Phoenix now stands even at 25-25 on the season, and missed an opportunity to close the gap with the Utah Jazz and Denver Nuggets - who were both idle Tuesday night.
The Suns will now have to finish their most recent back-to-back set on the road against another playoff team, the Los Angeles Clippers, during a 7:30 p.m. game on Wednesday.
Brown's Career Night
One indication of how good Brown felt during his dazzling performance Tuesday night was when he actually missed a shot in the first half.
After he had to switch hands and use a burst of speed just to get into the open court, Brown’s running right-handed layup that was squeezed up and over a defender who fouled him only narrowly missed falling through for a potential three-point play.
Still, Brown wore his frustration on his face and let out a yell as if he completely believed that shot was destined to go in as well.
It’s easy to see why he would’ve felt that way at the time. In the first half Brown only missed three of his 10 shot attempts and one of his four 3-point attempts.
He was well on his way past a former career-best 27 points – actually finishing the game with 32– and, early on, the guard felt that a special night could ensue. Brown just wanted to balance that feeling within the team’s offensive structure and what the team needed from him.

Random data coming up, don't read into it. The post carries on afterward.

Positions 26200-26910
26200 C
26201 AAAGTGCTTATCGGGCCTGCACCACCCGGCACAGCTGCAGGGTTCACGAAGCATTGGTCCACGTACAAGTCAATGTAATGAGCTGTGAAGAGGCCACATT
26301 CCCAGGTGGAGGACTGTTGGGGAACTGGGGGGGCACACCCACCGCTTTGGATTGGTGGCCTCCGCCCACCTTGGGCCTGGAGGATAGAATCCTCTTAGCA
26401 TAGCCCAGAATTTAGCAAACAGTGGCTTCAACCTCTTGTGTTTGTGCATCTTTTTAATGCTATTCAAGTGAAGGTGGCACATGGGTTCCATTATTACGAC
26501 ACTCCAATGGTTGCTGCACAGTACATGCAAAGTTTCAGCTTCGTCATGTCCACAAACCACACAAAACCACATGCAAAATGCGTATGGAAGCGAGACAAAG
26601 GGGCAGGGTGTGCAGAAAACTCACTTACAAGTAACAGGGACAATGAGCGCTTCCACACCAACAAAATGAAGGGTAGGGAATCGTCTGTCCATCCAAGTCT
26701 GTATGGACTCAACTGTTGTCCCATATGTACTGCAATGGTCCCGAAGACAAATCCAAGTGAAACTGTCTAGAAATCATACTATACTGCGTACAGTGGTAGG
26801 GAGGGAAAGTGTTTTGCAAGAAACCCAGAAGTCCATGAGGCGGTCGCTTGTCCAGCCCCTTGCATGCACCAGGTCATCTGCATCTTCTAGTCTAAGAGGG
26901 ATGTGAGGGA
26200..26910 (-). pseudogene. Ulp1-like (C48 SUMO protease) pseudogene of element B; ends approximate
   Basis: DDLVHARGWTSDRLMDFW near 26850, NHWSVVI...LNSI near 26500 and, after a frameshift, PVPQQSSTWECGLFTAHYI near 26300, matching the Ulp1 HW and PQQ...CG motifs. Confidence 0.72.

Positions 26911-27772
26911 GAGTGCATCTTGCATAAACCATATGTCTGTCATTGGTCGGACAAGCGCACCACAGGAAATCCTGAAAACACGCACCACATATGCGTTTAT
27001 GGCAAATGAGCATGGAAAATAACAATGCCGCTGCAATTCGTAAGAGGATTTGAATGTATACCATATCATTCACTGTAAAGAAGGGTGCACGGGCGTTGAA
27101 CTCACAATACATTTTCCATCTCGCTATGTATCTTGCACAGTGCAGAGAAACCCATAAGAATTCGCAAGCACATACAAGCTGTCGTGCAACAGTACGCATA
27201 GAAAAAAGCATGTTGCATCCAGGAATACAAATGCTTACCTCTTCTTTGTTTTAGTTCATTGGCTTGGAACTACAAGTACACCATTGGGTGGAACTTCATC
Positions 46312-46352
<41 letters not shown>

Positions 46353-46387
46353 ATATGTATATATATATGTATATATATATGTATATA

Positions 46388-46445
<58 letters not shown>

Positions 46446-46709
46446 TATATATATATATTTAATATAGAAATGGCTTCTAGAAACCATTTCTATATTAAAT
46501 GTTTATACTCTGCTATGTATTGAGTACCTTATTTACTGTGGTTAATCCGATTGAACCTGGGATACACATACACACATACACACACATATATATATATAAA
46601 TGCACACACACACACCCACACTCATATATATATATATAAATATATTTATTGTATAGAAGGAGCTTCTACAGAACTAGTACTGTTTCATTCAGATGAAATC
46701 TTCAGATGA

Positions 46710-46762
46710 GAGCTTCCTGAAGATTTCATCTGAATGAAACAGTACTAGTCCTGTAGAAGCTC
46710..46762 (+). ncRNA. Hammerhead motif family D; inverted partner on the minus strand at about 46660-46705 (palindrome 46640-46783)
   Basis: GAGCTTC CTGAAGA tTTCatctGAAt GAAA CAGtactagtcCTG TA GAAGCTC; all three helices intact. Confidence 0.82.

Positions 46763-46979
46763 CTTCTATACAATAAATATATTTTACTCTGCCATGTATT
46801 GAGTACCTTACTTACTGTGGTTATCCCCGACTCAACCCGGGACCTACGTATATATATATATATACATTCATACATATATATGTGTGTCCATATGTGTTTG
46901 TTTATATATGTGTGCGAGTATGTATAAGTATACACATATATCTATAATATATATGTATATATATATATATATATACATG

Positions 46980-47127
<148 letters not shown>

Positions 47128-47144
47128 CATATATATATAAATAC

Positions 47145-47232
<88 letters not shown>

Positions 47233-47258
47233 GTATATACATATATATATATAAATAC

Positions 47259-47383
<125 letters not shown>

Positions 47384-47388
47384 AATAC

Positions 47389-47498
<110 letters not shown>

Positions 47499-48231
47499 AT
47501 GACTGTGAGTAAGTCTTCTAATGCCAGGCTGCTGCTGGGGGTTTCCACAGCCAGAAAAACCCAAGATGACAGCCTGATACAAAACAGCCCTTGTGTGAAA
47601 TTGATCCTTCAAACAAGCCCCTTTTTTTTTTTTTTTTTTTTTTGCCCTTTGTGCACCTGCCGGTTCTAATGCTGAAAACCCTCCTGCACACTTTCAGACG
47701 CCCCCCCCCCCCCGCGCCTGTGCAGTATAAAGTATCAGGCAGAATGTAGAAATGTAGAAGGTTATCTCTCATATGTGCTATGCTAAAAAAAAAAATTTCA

“You just have to let (that feeling) go, have to let it flow,” Brown said. “I definitely thought about it after my first couple shots didn’t touch the rim, so I felt like every time I had an open look I had to take it.
“I couldn’t be passive. I had to be aggressive and help the team.”
Tuesday night’s game was also an indication of the trend that has been growing for the Suns in terms of bench production.
Brown, just one game ago, finished with 16 points in the team’s rout of the Cleveland Cavaliers, and his offensive effectiveness has become something the team consistently looks for.
“I mean, he’s been scoring the ball really well for a while now,” Nash said. “Since the All-Star break he’s been consistent with his shooting and getting baskets for us – very timely baskets for us – and, you know, we’ve come to expect that offense from him.”
State of the NBA
In town on NBA business, Commissioner Stern briefed assembled members of the media before Tuesday’s game at US Airways Center.
He touched on numerous subjects that have dominated discussions regarding the current season.
Stern spoke about television ratings, revenue sharing, the season’s schedule and the current state of several teams’ playoff hopes.
Overall, though, the commissioner seemed pleased with how this season has played out, with a positive indication being the excitement before this Suns and Spurs game.
“We’re delighted to be here, taking in a good game in a conference that is having an incredible run,” Stern said of the West. “Every game is like a Game 7, as teams fight to make the playoffs.”